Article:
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MIT bans mandatory DEI statements in faculty hiring

Leaders of the Massachusetts Institute of Technology have told faculty to discontinue the practice of requiring mandatory diversity, equity and inclusion statements in faculty hiring.

“On Saturday, an MIT spokesperson confirmed in an email to me that ‘requests for a statement on diversity will no longer be part of applications for any faculty positions at MIT,’ adding that the decision was made by embattled MIT President Sally Kornbluth ‘with the support of the Provost, Chancellor, and all six academic deans,'” John Sailer reported for Unherd.

“…In a statement provided to me via email, president Kornbluth notes: ‘We can build an inclusive environment in many ways, but compelled statements impinge on freedom of expression, and they don’t work.'”

He described it as a “watershed moment” because MIT is “the first elite private university to backtrack on the practice that has been roundly criticised as a political litmus test.”

Top brass at MIT had reportedly tried to keep the new policy — which has not been put into writing — on the down low, and was first reported by the MIT satire site the Babbling Beaver before Sailer confirmed it.

“Quietly, in the dead of night, with neither announcement nor fanfare, MIT President Spineless Sally Kornbluth did the right thing. She banned the use of DEI statements for faculty hiring and promotions, across all schools and departments at MIT,” reported the Beaver, which is mostly satire but since it’s run by MIT insiders also has access to legitimate campus information.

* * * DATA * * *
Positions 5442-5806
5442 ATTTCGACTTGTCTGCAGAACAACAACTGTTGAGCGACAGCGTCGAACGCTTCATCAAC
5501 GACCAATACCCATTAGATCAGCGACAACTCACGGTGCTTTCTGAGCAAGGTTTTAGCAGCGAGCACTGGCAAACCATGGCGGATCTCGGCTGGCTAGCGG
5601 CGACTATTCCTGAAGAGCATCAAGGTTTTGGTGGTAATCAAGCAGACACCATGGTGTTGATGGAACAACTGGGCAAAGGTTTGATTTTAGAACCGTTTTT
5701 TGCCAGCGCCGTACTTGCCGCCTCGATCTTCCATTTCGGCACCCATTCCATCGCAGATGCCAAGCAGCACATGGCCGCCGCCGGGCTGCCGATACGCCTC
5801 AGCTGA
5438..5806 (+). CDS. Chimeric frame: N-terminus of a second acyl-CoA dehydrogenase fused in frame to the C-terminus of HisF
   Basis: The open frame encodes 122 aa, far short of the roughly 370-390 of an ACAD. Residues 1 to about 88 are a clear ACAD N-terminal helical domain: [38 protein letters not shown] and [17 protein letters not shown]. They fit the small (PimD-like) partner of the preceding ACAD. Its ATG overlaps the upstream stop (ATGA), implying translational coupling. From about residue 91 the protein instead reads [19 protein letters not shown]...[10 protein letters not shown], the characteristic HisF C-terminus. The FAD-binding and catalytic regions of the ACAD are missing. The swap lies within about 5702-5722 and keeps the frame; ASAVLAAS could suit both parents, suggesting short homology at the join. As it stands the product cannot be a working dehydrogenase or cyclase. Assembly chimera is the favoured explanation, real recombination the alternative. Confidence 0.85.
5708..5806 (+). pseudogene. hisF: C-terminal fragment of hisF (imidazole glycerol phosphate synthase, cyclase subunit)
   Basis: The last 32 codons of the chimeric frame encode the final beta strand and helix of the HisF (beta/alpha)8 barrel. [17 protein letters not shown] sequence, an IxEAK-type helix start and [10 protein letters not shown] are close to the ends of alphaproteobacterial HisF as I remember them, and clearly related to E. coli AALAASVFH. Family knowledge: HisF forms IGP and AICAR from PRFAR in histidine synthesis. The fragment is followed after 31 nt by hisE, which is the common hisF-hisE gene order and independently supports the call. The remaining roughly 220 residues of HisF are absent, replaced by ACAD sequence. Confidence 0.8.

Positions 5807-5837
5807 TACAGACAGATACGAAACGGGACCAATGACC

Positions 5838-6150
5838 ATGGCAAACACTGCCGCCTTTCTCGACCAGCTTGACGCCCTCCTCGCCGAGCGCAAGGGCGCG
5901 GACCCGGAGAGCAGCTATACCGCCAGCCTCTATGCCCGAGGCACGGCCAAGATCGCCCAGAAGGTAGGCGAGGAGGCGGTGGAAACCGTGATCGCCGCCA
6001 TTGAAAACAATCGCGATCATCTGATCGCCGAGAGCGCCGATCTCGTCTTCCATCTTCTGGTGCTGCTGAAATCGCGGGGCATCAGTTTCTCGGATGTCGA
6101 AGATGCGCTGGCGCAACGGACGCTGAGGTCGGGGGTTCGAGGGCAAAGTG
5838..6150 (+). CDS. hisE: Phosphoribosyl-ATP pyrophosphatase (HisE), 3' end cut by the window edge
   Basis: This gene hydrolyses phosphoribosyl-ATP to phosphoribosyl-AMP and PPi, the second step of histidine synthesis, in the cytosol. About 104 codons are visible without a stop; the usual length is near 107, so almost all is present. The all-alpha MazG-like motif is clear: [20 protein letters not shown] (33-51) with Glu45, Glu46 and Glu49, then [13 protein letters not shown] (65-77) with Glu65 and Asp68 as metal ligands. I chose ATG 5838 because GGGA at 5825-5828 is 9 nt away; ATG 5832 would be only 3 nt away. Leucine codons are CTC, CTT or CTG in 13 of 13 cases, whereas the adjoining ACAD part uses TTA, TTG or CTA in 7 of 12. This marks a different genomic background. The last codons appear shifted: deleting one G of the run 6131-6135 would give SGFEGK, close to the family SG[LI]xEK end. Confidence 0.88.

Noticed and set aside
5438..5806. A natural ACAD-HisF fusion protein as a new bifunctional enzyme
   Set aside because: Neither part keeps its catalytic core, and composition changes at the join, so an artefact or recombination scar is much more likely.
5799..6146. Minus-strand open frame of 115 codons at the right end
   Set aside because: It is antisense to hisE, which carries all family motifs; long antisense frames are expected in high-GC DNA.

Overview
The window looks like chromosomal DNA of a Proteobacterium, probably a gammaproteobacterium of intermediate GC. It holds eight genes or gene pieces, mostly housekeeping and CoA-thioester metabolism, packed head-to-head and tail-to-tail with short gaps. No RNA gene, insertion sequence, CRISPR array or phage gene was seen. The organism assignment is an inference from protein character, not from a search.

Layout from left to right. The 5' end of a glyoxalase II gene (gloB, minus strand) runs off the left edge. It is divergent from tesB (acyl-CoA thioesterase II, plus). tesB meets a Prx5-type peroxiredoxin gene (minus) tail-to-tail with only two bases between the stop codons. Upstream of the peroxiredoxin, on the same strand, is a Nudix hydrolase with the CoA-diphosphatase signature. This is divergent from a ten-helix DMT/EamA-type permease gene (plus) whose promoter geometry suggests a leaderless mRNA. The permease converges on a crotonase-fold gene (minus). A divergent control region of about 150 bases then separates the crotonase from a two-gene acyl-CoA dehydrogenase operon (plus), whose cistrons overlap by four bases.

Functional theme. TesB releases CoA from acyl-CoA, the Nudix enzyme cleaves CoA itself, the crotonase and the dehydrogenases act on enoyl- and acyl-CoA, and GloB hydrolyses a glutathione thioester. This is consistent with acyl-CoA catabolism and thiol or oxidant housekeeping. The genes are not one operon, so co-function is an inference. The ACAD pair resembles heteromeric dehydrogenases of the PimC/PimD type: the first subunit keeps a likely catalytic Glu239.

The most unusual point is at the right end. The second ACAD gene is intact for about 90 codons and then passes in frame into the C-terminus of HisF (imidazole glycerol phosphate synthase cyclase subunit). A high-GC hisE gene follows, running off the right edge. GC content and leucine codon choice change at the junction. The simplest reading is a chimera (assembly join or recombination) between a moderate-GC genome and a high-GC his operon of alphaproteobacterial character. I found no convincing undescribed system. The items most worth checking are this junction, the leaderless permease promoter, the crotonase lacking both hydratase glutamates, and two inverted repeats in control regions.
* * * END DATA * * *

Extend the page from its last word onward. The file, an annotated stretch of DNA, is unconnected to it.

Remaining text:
“A private anonymous faculty poll revealed that about two-thirds of MIT’s professors hate the damned things. Merit lives, despite the fact that supporters have been largely hiding under their desks afraid to fight back. … Reaction has been muted, most likely because DEI true believers have been too busy carrying water for Hamas. … And so, the pendulum swings. May it keep on swinging until sanity is restored.”

Sailer, in his report for Unherd, called the development “momentous.”

“The pushback against diversity statements has succeeded almost exclusively at public universities in red states, encouraged or enacted by lawmakers. Conservative states such as Florida, Texas, and Utah have passed laws banning diversity statements at state universities. Some appointed state university leaders, such as the University of North Carolina Board of Governors, have also barred the practice. The decision at MIT is different — reform from within, prompted by a university president alongside deans and provosts, at a private institution,” Sailer noted.

A 2023 survey conducted by the Foundation for Individual Rights and Expression found that “large portions of MIT faculty and students are afraid to express their views in various academic settings.”

In 2021, MIT was engulfed in controversy for canceling a guest lecture to be given by University of Chicago geophysicist Dorian Abbot. In the wake of that decision, some alumni yanked donations. Following that, MIT faculty adopted a resolution that defends freedom of speech and expression — even speech some find “offensive or injurious.”

MORE: MIT cancels speaker over politics, so alumnus cancels donation in name of free speech

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About the Author
Fix Editor
Jennifer Kabbany is editor-in-chief of The College Fix.